Prosecutors had sought a life sentence on nine charges, including terrorism, arson, taking hostages and forming an armed rebel group which he directed from abroad. After the announcement of the initial verdict, one of the defendants became ill, causing a short recess which delayed verdicts on other charges and sentencing.

Rusesabagina became a global celebrity after the film, which depicted him risking his life to shelter hundreds as the boss of a luxury hotel in the Rwandan capital Kigali during the 100-day genocide when Hutu ethnic extremists killed more than 800,000 people, mostly from the Tutsi minority.

Cheadle was nominated for an Oscar for the role. Rusesabagina used his fame to highlight what he described as rights violations by the government of Kagame, a Tutsi rebel commander who took power after his forces captured Kigali and halted the genocide.

Rusesabagina’s trial began in February, six months after he arrived in Kigali on a flight from Dubai. His supporters say he was kidnapped; the Rwandan government suggested he was tricked into boarding a private plane. Human Rights Watch said at the time that his arrest amounted to an enforced disappearance, which it called a serious violation of international law.


Macron asks ‘forgiveness’ for French treatment of Algerian Harki fighters

Macron asks ‘forgiveness’ for French treatment of Algerian Harki fighters
Updated 20 min 41 sec ago

Macron asks ‘forgiveness’ for French treatment of Algerian Harki fighters

Macron asks ‘forgiveness’ for French treatment of Algerian Harki fighters
  • Tens of thousands of Algerians fought with the French army in the war from 1954 to 1962
PARIS: French President Emmanuel Macron on Monday asked for “forgiveness” on behalf of his country for abandoning Algerians who fought alongside France in their country’s war of independence.
Tens of thousands of Algerians fought with the French army in the war that pitted Algerian independence fighters against their French colonial masters from 1954 to 1962.
At the end of the war, the loyalist fighters known as “harkis” were left to fend for themselves, despite earlier promises that France would look after them.

Eight killed in Russian university shooting, gunman ‘liquidated’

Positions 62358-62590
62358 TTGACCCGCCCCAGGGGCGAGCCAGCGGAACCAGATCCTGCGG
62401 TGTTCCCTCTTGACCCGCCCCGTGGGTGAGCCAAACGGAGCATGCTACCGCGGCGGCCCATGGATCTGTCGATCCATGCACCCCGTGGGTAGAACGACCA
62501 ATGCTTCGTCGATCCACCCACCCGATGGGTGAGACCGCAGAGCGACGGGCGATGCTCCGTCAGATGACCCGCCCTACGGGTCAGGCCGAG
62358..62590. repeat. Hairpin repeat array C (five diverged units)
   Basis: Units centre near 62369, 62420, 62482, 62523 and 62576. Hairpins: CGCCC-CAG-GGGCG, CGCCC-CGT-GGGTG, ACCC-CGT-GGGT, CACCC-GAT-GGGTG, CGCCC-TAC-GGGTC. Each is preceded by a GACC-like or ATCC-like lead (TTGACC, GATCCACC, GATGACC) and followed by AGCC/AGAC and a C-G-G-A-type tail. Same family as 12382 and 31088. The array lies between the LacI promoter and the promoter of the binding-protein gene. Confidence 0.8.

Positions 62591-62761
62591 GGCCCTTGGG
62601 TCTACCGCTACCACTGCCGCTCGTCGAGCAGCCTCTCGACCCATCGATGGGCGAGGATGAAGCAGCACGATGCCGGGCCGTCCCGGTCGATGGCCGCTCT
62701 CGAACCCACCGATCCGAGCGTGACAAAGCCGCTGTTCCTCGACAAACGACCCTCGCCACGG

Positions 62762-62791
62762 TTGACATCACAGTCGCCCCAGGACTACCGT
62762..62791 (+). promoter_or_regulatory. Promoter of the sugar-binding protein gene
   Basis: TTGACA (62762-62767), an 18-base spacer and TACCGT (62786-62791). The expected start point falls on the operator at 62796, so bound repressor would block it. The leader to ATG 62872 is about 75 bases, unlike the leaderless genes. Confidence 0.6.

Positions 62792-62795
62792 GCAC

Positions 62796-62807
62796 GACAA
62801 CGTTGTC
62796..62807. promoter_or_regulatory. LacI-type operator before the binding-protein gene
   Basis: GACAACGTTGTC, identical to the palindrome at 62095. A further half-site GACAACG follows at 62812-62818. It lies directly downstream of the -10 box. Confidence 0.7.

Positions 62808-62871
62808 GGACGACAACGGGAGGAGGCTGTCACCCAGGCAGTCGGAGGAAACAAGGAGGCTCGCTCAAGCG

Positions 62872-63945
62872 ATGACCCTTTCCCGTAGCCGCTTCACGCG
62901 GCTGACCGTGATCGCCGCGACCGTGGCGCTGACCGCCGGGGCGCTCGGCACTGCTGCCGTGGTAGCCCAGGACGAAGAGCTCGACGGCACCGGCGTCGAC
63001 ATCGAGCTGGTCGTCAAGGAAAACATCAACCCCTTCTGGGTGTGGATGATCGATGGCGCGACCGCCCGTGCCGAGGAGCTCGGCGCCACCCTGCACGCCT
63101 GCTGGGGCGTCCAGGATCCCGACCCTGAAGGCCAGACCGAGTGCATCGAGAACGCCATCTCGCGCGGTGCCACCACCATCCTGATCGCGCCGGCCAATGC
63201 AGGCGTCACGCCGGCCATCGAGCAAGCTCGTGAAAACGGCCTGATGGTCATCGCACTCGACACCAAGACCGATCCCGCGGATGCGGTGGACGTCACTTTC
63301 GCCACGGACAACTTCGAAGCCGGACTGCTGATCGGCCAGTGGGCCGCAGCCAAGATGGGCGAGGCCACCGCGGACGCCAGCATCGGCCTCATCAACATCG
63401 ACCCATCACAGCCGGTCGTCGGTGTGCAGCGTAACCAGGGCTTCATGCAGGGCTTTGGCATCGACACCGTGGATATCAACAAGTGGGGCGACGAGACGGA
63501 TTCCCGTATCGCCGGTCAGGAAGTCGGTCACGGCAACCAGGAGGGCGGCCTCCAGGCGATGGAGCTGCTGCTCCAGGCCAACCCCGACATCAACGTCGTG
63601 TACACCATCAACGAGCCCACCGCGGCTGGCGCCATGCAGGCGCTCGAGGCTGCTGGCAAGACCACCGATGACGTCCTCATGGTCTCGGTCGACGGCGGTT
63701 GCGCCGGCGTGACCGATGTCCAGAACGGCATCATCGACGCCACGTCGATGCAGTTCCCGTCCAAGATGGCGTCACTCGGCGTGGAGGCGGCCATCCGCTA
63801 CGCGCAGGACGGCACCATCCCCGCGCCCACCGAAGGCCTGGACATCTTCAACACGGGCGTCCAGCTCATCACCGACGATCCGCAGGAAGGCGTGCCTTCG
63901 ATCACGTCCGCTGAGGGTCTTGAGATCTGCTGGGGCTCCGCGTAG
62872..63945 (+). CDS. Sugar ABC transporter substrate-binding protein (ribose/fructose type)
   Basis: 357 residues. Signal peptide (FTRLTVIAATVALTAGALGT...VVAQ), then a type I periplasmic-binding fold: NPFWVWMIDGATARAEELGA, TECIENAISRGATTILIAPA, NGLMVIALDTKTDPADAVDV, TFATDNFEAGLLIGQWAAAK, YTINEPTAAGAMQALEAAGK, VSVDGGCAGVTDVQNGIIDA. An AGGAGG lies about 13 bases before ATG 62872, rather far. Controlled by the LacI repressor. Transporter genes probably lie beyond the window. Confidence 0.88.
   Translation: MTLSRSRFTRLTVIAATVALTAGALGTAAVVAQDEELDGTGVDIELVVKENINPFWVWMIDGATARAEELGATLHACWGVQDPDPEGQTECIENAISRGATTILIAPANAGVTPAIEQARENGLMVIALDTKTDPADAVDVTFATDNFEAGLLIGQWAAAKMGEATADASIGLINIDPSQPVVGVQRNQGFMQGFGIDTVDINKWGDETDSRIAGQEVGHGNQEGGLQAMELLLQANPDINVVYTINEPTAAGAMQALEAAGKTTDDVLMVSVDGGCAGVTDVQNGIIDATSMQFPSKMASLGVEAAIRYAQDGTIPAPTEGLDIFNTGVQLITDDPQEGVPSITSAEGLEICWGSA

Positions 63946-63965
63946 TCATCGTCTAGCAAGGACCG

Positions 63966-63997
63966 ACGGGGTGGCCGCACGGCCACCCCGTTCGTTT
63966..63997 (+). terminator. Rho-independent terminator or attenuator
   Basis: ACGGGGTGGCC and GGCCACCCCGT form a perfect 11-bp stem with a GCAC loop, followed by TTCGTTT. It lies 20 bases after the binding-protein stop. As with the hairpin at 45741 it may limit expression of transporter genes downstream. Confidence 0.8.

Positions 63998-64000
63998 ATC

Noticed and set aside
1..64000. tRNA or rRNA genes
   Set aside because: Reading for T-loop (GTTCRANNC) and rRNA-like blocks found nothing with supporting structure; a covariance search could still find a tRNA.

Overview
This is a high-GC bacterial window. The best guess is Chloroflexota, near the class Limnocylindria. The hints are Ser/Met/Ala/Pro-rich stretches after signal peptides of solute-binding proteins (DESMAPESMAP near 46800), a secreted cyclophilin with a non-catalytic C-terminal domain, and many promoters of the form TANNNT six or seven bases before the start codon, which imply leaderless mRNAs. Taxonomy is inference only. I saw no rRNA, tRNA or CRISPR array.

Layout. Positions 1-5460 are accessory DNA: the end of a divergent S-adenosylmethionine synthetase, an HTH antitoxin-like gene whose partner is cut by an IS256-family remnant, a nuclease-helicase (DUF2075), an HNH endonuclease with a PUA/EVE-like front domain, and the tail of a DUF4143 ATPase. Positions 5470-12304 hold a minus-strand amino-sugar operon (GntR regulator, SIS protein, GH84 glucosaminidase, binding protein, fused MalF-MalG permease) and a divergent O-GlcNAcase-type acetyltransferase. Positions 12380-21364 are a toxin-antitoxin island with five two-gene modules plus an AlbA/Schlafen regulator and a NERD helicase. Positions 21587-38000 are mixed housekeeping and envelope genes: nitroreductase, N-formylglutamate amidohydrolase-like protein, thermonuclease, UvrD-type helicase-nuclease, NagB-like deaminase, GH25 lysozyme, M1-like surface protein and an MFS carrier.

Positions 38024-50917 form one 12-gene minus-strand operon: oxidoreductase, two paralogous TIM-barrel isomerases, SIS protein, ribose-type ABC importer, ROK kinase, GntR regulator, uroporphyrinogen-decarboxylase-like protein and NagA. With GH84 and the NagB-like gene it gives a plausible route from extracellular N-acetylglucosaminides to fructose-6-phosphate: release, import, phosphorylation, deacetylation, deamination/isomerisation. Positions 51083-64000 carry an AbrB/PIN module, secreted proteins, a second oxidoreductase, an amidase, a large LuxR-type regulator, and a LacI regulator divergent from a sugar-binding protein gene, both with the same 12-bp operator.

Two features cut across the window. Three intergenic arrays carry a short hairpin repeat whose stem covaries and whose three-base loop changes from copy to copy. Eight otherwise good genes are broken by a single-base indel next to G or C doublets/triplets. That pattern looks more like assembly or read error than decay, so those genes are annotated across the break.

Eight killed in Russian university shooting, gunman ‘liquidated’
Updated 20 September 2021

Eight killed in Russian university shooting, gunman ‘liquidated’

Eight killed in Russian university shooting, gunman ‘liquidated’
  • The gunman was identified as a student at the university
  • Gunman’s social media account posting indicated his actions had nothing to do with politics or religion but were motivated by hatred

MOSCOW: A student opened fire at a university in the Russian city of Perm on Monday, killing at least eight people and wounding several, law enforcement said.

The gunman was himself killed after the shootings at Perm State University, around 1,300km east of Moscow, Natalia Pechishcheva, a university spokesperson, said.

“He was liquidated,” she said. Footage from the scene showed his prone body on the ground outside.

Earlier media footage from the scene showed students jumping from first-floor windows to escape the building, landing heavily on the ground before running to safety.

Students built barricades out of chairs to stop the shooter from entering their classrooms, they said.

The gunman was identified as a student at the university, the Investigative Committee, that handles probes into major crimes, said.

“There were about 60 people in the classroom. We closed the door and barricaded it with chairs,” student Semyon Karyakin said.

Local media identified the gunman as an 18-year-old student who had earlier posted a social media photo of himself posing with a rifle, helmet and ammunition.

“I’ve thought about this for a long time, it’s been years and I realized the time had come to do what I dreamt of,” he said on a social media account attributed to him that was later taken down.

He indicated his actions had nothing to do with politics or religion but were motivated by hatred.

Russia has strict restrictions on civilian firearm ownership, but some categories of guns are available for purchase for hunting, self-defense or sport, once would-be owners have passed tests and met other requirements.

The shootings were the latest in a series.

Earlier this year a lone teenage gunman opened fire at a school in the city of Kazan in May, killing nine people and wounding many more.

That was Russia’s deadliest school shooting since 2018 when a student at a college in Russian-annexed Crimea killed 20 people before turning his gun on himself.

Russia raised the legal age for buying firearms from 18 to 21 after the Kazan shooting, but the new law has yet to come into force.


Philippines to reopen 120 schools for in-person classes

Philippines to reopen 120 schools for in-person classes
Updated 20 September 2021

Philippines to reopen 120 schools for in-person classes

Philippines to reopen 120 schools for in-person classes
  • Up to a hundred public schools in areas considered ‘minimal risk’ for coronavirus transmission will be allowed to take part in the two-month trial